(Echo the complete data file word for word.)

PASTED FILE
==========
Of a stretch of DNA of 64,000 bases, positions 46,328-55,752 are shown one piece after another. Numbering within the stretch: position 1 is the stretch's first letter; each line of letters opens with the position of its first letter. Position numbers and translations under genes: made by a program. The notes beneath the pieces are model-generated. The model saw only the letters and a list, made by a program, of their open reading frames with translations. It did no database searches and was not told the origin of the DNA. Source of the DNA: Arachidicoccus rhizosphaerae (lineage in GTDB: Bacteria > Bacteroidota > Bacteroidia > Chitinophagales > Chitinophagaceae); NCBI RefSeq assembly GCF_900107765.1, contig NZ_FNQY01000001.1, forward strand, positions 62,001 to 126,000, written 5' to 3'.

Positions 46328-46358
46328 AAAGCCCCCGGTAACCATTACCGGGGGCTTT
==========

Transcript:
Of a stretch of DNA of 64,000 bases, positions 46,328-55,752 are shown one piece after another. Numbering within the stretch: position 1 is the stretch's first letter; each line of letters opens with the position of its first letter. Position numbers and translations under genes: made by a program. The notes beneath the pieces are model-generated. The model saw only the letters and a list, made by a program, of their open reading frames with translations. It did no database searches and was not told the origin of the DNA. Source of the DNA: Arachidicoccus rhizosphaerae (lineage in GTDB: Bacteria > Bacteroidota > Bacteroidia > Chitinophagales > Chitinophagaceae); NCBI RefSeq assembly GCF_900107765.1, contig NZ_FNQY01000001.1, forward strand, positions 62,001 to 126,000, written 5' to 3'.

Positions 46328-46358
46328 AAAGCCCCCGGTAACCATTACCGGGGGCTTT